Media literacy, i.e., why you can be quiet sometimes

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It’s really, really easy to get news these days. There’s a billion different independent news sites, Instagram posts, Twitter journalists and open source intelligence (OSINT) organizations telling you everything you want to know about every single conflict and incident and interaction you could imagine. You can get real-time updates on how many freckles are on Cillian Murphy’s perfect face, and the fastest possible response time on whether Iran has decided to nuke the U.S. yet (spoiler, they really, really want to). And with all this information, misinformation, half-truths, and straight-up lies, people forgot the one fundamental rule of dealing with massive information dumps:

Sometimes — just maybe — you should shut up.

Seriously. Stop your habit of looking at something for ten seconds, concluding that it’s enough to produce an informed decision, and running with it. Stop looking at tweets from “Cockslayer12345XXX” as if they have nuanced takes on the state of politics or the economy.

You are one person. Most of us aren’t experts in anything, let alone the intricacies of topics that often take Ph.D.s to even understand at a high level. And it’s a problem.

This article was really inspired by the Israel-Hamas war, but it’s been brewing since the Russian invasion of Ukraine.

It became evident in the early days of both conflicts that there was so much happening that people didn’t really know what was and wasn’t true. Someone would declare something, and then three hours later people would recognize that it hadn’t happened, or that the person who had apparently declared it was off their rocker.

And that’s not to claim conspiracy. It was more just the reality that conflict puts people into danger, and it makes it a lot harder to get a straight story. The knowledge of one small subgroup is not going to be broadly applicable to the conflict as a whole, and that’s something that can be incredibly important to recognize.

What's terrifying is when people start echoing or pushing these snippets as if they’re gospel. It’s easy to get swept up in a hail of “reported” and “awaiting confirmation” and imagine what things could be like if those things were true.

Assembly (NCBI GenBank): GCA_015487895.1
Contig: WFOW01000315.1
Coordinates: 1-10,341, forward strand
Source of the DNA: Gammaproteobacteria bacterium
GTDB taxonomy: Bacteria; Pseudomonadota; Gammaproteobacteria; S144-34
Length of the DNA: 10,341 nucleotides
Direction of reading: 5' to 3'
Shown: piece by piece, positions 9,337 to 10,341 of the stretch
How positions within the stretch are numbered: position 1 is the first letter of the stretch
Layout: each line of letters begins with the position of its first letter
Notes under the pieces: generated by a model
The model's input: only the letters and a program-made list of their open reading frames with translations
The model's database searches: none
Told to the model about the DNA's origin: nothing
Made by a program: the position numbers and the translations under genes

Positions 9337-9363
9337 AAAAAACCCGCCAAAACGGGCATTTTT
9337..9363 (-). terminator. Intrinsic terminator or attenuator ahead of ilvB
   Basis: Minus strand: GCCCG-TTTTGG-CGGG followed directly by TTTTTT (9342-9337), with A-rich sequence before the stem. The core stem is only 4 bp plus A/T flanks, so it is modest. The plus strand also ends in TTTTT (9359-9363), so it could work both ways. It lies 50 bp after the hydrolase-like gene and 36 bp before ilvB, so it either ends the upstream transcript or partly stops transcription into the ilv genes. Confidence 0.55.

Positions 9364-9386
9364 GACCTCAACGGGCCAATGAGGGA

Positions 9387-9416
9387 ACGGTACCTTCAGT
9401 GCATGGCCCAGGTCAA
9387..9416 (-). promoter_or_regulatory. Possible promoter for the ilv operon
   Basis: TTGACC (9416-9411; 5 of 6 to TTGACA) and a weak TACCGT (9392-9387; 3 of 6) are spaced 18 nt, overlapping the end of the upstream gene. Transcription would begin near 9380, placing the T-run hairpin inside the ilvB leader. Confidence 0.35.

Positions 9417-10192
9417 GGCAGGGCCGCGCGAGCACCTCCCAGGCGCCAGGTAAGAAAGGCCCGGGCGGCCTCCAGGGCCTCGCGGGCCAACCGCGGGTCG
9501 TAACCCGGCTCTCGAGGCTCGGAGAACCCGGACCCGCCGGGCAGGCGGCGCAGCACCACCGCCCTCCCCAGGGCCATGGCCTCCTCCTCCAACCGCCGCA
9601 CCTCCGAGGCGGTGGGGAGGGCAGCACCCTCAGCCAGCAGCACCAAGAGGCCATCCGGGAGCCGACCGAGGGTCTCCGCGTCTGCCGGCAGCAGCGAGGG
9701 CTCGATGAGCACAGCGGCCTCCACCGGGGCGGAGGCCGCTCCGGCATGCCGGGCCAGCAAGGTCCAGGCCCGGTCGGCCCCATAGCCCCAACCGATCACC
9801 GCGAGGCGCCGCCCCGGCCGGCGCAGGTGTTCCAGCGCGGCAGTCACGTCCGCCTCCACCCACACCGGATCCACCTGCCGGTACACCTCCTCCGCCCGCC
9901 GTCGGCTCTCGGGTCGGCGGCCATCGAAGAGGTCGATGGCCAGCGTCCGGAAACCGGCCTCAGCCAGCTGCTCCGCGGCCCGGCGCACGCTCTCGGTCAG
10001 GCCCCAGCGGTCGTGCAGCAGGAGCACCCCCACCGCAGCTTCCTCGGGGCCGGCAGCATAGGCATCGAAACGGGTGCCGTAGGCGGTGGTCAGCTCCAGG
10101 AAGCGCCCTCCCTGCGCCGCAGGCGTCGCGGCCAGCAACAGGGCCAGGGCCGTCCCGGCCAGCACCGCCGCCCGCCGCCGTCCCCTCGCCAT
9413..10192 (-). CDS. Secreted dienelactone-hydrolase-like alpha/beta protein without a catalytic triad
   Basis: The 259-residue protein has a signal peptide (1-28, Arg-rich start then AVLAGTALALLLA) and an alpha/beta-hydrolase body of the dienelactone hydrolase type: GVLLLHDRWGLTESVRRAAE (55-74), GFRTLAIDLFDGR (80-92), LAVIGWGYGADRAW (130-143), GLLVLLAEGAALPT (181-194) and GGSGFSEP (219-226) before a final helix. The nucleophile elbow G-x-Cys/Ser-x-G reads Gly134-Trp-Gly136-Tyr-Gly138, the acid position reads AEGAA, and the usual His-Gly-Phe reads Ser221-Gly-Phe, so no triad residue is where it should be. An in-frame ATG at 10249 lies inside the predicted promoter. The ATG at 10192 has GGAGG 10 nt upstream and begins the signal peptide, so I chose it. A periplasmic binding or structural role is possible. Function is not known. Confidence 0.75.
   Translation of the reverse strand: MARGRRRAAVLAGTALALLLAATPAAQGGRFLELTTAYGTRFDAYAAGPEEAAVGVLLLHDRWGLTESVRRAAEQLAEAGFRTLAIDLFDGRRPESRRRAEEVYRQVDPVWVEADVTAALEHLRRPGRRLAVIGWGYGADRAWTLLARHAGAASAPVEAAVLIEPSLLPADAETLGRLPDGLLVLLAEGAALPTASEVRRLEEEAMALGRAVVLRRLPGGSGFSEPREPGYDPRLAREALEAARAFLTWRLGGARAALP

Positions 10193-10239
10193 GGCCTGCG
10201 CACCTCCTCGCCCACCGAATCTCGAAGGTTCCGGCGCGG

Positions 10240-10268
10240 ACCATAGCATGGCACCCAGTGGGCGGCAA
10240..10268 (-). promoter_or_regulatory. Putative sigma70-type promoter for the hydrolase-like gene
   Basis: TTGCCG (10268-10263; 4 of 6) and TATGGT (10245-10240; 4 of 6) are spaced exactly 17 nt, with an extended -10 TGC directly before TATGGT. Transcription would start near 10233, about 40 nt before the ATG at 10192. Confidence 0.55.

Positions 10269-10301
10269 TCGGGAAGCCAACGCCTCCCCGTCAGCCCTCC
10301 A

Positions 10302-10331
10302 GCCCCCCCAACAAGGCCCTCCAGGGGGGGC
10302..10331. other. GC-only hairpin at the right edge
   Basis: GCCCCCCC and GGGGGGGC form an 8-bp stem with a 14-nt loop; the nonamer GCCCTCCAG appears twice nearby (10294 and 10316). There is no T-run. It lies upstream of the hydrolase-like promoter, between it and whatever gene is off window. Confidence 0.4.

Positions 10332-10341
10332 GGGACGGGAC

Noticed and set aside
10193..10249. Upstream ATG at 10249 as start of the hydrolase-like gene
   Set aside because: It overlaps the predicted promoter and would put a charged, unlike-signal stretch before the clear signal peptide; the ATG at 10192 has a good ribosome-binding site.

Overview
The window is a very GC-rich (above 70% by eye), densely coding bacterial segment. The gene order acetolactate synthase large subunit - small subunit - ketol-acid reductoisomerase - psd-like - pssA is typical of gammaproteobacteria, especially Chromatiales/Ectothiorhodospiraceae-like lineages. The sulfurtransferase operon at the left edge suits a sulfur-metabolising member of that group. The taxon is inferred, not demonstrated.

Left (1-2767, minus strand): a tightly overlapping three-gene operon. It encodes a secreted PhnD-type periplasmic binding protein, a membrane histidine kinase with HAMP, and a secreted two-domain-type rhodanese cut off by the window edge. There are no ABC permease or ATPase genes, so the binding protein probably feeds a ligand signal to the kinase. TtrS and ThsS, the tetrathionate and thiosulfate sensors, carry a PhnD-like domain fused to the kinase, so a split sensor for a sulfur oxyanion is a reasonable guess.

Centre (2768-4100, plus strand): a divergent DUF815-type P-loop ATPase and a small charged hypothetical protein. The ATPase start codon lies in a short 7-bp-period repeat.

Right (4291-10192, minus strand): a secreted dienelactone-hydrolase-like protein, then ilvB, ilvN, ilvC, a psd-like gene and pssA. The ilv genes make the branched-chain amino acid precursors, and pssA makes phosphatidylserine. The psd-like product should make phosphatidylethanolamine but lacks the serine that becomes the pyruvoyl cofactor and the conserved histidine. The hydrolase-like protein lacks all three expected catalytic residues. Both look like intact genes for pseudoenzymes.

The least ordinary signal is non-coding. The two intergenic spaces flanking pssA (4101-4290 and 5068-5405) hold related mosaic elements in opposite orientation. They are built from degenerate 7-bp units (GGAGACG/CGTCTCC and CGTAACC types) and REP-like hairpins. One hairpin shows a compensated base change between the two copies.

That drives people to start talking about it, and people who don’t really pay attention are going to see people talk about and start accepting information as broadly true. Because if “everyone” is talking about it, it must be common knowledge. That’s sort of how a rumor spreads, and that's also how false reporting spreads.

It means people think they know what’s happening. They see a piece of media and think have an intuitive grasp of the biases, claims, and underlying information associated with it. Because of course, it would be really hard to analyze or do media critique on the things we read.

It’s easy to draw conclusions from things that just happened based on a tweet or a headline. It’s significantly harder to understand that sometimes, it’s alright to not know what happened, or just not draw conclusions the second it occurred.

Media literacy is something that is really important, now more than ever. Headlines often don’t contain the entire story — they’re missing crucial information or important clarifications. Breaking news isn’t ever going to be vetted in a meaningful way when the situation is unfolding, and in this day and age where information is supposed to come out as soon as possible, it’s important to understand that immediate reporting isn’t always going to give people the best possible picture of what happens.

So what can we do, as people, to be a literate audience for the media?

Well first, it’s all right to not have a public-facing opinion on things when a situation is developing. A situation can change radically as more information flows in, and as further reporting is done. During that time, it’s always best to reserve judgment until reputable third parties make claims. On top of that, it’s necessary, especially with how absolutely saturated we are with the media, to take a second and focus more on multiple sources and their claims and claimants, as opposed to just reading headlines or posts. A Reuters headline might be full of buzzwords, but a couple seconds of reading can be insanely enlightening. A few quick Google searches are going to make a world of difference in understanding the quoted sources and their biases, and hell, that’s going to be incredibly informative. If you want to know what’s actually going on, all it takes is just a little more interacting with the sources out there. The Associated Press, the New York Times, Washington Post, all of these outlets have capable, well-trained journalists across the world, and they’re doing their best — but in times of crisis, it pays to just take a breath. Take a moment, synthesize what you can and feel confident that sometimes you won’t know what really happened until the dust has settled.

It’s not fun seeing something and spending ten minutes trying to figure out if there’s some corroborating reporting. It’s not fun waiting and seeing what develops as things progress. It sucks, but it’s important if you want to have well-formed opinions on things. It’s hard to spend that time, get invested, and do the deep dives. We’re faced with biased sources, strange reporting, and open-ended or unfolding situations. I find incredibly important give those events the care and attention they deserve.